We are piloting the scheme in London and we will learn from that experience as to what can be introduced in regulations for the country as a whole. We bear in mind the noble Viscount's real anxieties, which he has expressed both in Committee and again today. I assure him that we have a ready-made pilot working at present, against the principle that I have adumbrated. On the whole, the issue of moving contraventions is for cameras rather than these officers.

Viscount Astor: My Lords, the Minister's answer was helpful, particularly in outlining that these offences will not be covered by endorsement. We all know that one can quite reasonably enter a box junction when there is a space on the other side, but, half way through, someone nicks that space. That happens. It is unfortunate and irritating because one gets stuck in the middle and it is rather embarrassing. But through no fault of one's own, it occasionally happens.

I am reassured that the Government are piloting the scheme. It is an important issue. With this extension of powers, we go back to saying that we are trying to produce effective traffic management—or "effective traffic movement", as the noble Lord, Lord Peyton, might refer to it. At the same time, however, we have to have rules that are not only fair and respected by the motorist but are seen to be fair; otherwise they are not going to work.

I am grateful for the Minister's answer. He has gone quite a long way in giving me the assurance that I require, but obviously I will have to consider the matter carefully. In the meantime, I beg leave to withdraw the amendment.

Amendment, by leave, withdrawn.
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Schedule 7 [Road traffic contraventions subject to civil enforcement]:

Lord Berkeley moved Amendment No. 105:



Cycle lane and cycle track contraventions

(1) A cycle lane contravention is a contravention of any provision of a traffic order relating to the use of an area of carriageway that is or forms part of a cycle lane.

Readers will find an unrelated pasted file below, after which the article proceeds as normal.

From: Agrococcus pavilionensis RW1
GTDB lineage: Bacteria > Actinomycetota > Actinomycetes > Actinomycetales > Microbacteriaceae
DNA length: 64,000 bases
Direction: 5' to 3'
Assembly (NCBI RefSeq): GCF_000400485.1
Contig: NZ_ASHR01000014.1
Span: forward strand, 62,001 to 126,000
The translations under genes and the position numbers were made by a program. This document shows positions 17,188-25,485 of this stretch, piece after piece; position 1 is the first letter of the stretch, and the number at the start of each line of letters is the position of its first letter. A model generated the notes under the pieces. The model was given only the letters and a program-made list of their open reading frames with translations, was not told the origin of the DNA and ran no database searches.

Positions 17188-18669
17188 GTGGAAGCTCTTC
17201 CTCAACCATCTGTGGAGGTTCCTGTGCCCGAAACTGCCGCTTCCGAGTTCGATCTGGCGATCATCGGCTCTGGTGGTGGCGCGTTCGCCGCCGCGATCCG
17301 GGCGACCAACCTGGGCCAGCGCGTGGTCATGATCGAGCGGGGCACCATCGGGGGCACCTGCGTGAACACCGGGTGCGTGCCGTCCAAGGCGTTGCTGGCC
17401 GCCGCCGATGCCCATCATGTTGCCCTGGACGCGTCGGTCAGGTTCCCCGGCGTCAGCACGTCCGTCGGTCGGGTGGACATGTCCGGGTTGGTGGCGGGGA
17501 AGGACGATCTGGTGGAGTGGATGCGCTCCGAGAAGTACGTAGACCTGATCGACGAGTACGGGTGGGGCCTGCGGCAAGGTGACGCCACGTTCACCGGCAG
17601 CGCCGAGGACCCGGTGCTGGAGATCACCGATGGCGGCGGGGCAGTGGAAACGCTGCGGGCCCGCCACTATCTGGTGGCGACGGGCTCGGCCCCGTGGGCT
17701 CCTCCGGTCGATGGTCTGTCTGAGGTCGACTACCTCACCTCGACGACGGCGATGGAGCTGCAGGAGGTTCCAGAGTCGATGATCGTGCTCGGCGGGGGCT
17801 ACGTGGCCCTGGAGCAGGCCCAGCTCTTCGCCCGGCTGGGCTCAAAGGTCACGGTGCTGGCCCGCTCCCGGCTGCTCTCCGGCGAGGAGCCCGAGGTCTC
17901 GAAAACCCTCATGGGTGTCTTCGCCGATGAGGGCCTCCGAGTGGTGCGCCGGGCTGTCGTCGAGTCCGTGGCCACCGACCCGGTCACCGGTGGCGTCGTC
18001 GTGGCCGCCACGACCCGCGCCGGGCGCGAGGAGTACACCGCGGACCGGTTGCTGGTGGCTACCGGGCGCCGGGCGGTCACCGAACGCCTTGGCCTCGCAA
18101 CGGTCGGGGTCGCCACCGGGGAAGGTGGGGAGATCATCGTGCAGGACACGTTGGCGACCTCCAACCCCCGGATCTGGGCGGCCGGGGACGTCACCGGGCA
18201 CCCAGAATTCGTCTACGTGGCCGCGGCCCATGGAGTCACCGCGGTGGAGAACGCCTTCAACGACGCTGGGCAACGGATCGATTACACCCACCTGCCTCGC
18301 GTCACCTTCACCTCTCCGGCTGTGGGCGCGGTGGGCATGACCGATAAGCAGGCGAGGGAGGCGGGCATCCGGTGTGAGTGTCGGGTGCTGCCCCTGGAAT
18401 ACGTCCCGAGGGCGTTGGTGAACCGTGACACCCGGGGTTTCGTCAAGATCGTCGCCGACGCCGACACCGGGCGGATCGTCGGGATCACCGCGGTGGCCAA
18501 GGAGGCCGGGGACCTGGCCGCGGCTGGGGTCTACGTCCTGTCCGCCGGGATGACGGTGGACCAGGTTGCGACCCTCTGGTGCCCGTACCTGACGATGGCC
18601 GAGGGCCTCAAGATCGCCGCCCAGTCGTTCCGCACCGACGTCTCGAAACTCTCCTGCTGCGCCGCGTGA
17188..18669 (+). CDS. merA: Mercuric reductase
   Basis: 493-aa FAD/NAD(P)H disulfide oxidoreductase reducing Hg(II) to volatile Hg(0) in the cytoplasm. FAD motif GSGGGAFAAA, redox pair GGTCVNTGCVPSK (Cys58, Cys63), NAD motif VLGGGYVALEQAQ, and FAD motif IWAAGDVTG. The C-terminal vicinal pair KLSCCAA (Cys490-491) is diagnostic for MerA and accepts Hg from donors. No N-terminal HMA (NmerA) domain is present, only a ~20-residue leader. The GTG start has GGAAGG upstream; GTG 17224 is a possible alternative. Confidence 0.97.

(2) An area of carriageway is or forms part of a cycle lane if the order provides that it may be used only by pedal cycles.
(3) There is a cycle track contravention in relation to a vehicle if it is driven in circumstances in which an offence is committed under section 21 of the Road Traffic Act 1988 (c. 52) (offences relating to cycle tracks) of driving a vehicle wholly or partly on a cycle track.
(4) In this paragraph "traffic order" means an order under section 1, 6, 9 or 14 of the Road Traffic Regulation Act 1984 (c. 27)."

The noble Lord said: My Lords, in moving Amendment No. 105 I should like to speak also to the other amendments in this group, including those of my noble friend Lord Davies of Oldham. Before I go into detail, however, I should like to thank my noble friend very sincerely for the constructive way in which his officials have been meeting the cycling groups. That has resulted not only in the government amendments in this group but also the amendments in the group starting with Amendment No. 122. Those are very welcome. They do not provide everything that was asked for, but you do not get everything that you want. It is good to see the Government taking such a proactive role in promoting and encouraging cycling and making cyclists feel not only wanted but also safe. I trust that my noble friend will send a copy of today's Hansard to the Royal Parks Agency, but I shall not mention that body again tonight.